But: we *can *distinguish them by measuring the spin in
the *x*-direction: the _{} quantum state is in
fact just that of a spin in the *x*-direction, so it will give “up” in the
*x*-direction every time—from now on we call it _{}, whereas the state _{} (“up” in the *z*-direction)
will yield “up” in the *x*-direction only 50% of the time, as will _{}.

The state _{} is called a ** pure** state, it’s the kind of
quantum state we’ve been studying this whole course.

The stream *B*, in contrast, is in a ** mixed** state: the kind that actually occurs to a greater or
lesser extent in a real life stream of atoms, different pure quantum states
occurring with different probabilities, but with no phase coherence between
them. In other words, these relative
probabilities in

That being said, though, to find the probability of
measuring spin up in some such mixed state, one *first* uses the
classical-type probability for each component state, *then* for each
quantum state in the mix, one finds the probability of spin up *in that state* by the standard quantum
technique.

Theerefore, for a mixed state in which the system is in
state _{} with probability *w _{i}*,

_{}

and we should emphasize that these _{} do *not* need to be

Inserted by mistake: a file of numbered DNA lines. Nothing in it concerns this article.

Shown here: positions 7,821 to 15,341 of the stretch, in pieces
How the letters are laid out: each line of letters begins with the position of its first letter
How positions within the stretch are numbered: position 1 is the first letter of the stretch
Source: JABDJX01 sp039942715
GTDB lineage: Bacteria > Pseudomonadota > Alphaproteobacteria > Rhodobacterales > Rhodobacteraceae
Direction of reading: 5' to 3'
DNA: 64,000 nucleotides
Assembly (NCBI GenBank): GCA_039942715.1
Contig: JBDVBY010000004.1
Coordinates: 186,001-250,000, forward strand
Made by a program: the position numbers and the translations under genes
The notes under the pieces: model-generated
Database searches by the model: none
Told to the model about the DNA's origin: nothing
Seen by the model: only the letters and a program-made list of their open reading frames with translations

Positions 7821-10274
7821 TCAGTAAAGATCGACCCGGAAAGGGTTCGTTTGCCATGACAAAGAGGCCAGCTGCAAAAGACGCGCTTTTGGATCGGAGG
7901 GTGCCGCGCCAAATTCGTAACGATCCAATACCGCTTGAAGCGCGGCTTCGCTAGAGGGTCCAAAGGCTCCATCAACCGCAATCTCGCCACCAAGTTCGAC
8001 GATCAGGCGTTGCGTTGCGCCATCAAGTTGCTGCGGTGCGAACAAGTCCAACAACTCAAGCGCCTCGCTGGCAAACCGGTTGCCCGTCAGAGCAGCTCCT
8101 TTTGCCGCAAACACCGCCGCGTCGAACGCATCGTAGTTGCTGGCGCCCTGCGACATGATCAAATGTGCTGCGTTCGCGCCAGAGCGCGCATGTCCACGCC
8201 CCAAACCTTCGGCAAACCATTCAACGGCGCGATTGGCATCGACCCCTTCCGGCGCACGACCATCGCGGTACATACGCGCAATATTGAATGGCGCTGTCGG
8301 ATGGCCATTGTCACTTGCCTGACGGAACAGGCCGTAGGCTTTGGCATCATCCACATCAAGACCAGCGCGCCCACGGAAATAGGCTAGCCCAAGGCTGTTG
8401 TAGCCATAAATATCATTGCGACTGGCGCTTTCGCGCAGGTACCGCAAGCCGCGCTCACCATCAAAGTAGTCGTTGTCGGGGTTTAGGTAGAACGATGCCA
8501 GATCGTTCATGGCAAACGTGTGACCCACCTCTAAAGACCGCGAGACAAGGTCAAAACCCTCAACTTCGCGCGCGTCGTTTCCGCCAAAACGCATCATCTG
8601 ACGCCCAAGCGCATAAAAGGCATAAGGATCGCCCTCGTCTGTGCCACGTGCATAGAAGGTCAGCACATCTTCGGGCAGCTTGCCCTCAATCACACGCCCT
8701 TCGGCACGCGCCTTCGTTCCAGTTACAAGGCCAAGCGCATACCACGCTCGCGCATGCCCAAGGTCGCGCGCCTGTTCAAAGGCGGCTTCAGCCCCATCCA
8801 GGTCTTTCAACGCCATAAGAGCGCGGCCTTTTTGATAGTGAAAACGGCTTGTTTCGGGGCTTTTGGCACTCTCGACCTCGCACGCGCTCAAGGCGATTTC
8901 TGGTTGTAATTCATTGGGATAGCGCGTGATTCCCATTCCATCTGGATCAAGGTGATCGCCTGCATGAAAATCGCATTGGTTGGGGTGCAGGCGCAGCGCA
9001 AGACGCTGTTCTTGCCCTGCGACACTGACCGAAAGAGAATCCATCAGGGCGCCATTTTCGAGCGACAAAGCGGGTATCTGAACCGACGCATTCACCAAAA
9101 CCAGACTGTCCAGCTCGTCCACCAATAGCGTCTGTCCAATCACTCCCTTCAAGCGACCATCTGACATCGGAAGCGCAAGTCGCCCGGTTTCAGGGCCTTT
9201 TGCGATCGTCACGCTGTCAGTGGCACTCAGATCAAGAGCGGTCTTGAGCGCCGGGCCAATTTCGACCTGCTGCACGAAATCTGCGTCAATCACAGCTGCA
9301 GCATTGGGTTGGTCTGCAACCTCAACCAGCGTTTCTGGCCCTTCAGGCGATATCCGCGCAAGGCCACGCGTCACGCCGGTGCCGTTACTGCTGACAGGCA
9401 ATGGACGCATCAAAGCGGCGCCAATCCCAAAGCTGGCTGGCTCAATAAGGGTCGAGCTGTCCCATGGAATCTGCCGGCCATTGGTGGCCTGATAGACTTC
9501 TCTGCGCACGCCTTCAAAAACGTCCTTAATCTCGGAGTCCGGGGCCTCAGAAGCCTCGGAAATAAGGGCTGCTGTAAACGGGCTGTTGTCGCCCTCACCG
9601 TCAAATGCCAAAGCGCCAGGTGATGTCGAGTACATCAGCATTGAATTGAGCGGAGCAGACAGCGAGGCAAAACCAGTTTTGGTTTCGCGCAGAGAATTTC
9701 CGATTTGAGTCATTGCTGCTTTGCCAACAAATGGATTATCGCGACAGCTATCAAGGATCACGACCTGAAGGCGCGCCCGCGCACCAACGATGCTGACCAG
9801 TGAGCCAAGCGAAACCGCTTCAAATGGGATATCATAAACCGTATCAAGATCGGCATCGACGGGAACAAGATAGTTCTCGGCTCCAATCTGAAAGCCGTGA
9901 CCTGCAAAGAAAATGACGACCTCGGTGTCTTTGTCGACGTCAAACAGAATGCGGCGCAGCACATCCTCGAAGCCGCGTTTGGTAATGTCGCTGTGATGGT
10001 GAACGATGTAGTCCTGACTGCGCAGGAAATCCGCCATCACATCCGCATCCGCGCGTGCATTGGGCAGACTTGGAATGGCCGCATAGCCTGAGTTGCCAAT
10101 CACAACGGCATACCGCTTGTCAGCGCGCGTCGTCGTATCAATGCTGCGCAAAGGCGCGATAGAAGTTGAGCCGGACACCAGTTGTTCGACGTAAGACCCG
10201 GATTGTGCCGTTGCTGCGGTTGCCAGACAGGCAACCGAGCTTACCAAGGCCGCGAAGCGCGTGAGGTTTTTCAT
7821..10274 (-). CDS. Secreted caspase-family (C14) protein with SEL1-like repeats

orthogonal (but they are of course normalized): for example one could be _{}, another _{}. (We put the usually omitted *z* in for emphasis.) The reason we put a hat on _{} here is to emphasize
that this is an operator, but the *w _{i}*
are just numbers.

The equation for the expectation value_{} can be written:

_{}

To see exactly how this comes about, recall that for an
operator _{} in a
finite-dimensional vector space with an orthonormal basis set _{}, _{}, where the repeated suffix implies summation of the diagonal
matrix elements of the operator.

Therefore,

_{}

since _{}, the identity.

This _{} is called the *density
matrix*: its matrix form is made explicit by considering states _{} in a finite *N*-dimensional
vector space (such as spins or angular momenta)

_{}

where the _{} are an orthonormal
basis set, and _{}is the *j*^{th} component of a normalized vector
*V _{i}*. It is convenient
to express

_{}

and evidently

_{}

(Since _{} is just a *number*, _{}.)

_{} is *basis-independent*,
the trace of a matrix being unchanged by a unitary transformation, since it